Banjo Lessons
Gift Certificates

JAMEY AEBERSOLD COMING TO AMS!

Venerable jazz musician, educator, and winner of the National Endowment for the Arts Jazz Master Award will be hosting a workshop for instrumentalists and vocalists at AMS on Mon. Oct 13. Register through Elise Pratt- meirby129@yahoo.com More on Jamey HERE

WHOLE FOODS PARTNERSHIP

AMS to partner with Whole Foods to help further out music outreach program! Members of our Sound Education outreach program will be performing at the new Tunnel Rd. Whole Foods on Friday evenings.

SUMMER CAMPS COME TO A CLOSE

What a great summer it was! Click HERE TO SEE PICS of all the action. We had Rock Camp, Jazz Camp, two Pop/Rock Camps, Chamber Music Camp, and Suzuki Splash! CLICK HERE FOR MORE INFO ON CAMPS and start thinking ahead for next summer.

NEW FACULTY MEMBERS

We are happy to welcome Mary Kay Bauer (voice), Franklin Keel (cello), Nancy Simmons (voice), and Lloyd Weinberg (sax) to the AMS family!

SOUND EDUCATION OUTREACH VIDEO

Watch this video to learn more about our community outreach and scholarship program CLICK HERE

MUSIC & MOVEMENT CLASSES ANNOUNCED

New faculty member Kirsten Baucom Earley will be teaching Music & Movement classes for kids & parents at AMS every Wednesday at 10:30am. Drop ins welcome! Click HERE to learn more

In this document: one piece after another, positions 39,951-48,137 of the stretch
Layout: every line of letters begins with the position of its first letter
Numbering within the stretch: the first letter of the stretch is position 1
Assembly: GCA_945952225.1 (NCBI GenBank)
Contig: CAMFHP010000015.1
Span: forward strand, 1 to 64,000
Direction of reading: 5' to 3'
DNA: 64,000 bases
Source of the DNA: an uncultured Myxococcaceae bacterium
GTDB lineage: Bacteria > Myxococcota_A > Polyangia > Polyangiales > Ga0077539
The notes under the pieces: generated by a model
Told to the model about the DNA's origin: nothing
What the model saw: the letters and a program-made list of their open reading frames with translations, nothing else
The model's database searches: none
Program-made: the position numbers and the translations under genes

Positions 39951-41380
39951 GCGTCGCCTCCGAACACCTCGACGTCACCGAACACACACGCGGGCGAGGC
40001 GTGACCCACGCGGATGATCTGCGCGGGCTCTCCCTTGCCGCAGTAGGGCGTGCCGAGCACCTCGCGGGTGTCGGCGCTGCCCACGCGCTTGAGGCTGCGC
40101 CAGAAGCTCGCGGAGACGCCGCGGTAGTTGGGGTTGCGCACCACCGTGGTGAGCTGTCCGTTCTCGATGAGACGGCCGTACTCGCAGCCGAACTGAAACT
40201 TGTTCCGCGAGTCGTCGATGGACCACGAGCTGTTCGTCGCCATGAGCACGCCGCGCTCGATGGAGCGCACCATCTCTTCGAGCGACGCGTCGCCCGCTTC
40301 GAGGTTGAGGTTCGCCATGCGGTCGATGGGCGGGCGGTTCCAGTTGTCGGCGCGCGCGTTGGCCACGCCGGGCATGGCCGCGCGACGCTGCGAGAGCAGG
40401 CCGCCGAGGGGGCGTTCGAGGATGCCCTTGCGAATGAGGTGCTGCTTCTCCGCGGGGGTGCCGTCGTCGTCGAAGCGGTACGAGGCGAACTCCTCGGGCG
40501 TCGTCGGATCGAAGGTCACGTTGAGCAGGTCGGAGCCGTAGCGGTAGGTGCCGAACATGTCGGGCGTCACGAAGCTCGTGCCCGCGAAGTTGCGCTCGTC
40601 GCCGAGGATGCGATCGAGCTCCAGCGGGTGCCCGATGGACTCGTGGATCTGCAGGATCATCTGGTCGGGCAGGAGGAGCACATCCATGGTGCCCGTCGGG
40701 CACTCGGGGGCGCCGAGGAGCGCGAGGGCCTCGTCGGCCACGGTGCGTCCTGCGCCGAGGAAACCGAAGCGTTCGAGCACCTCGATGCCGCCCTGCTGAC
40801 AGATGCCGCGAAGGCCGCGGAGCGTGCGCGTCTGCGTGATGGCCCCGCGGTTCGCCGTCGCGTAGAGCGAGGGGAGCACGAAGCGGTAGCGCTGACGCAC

Banjo Lessons

Banjo teachers at the Asheville Music School can teach either bluegrass 3-finger picking style or clawhammer (aka frailing or old-time style). The 3 finger style, a la Earl Scruggs, is a common style heard in modern bluegrass music. Although it’s referred to as ‘Bluegrass Banjo’, this is the main technique that most banjo players use to play other styles of music as well (e.g. Bela Fleck). We can learn how to play any style you are interested in: bluegrass, country, rock, jazz, classical, etc.

Clawhammer players usually play a banjo with an open back (no resonator) and sometimes a scooped neck (no frets close to the banjo head).  You’ll see their right hand bouncing up and down a lot, instead of staying put on the banjo head like a 3-finger bluegrass player. They are strumming down on the strings with the back of their fingernail, then picking up on the 5th string with their thumb. To learn clawhammer banjo we usually start with the basics of this right hand ‘frailing’ technique along with some basic old-time melodies and easy chords.

Click the teacher links below to learn more about our Banjo faculty.

Teachers:

John Looney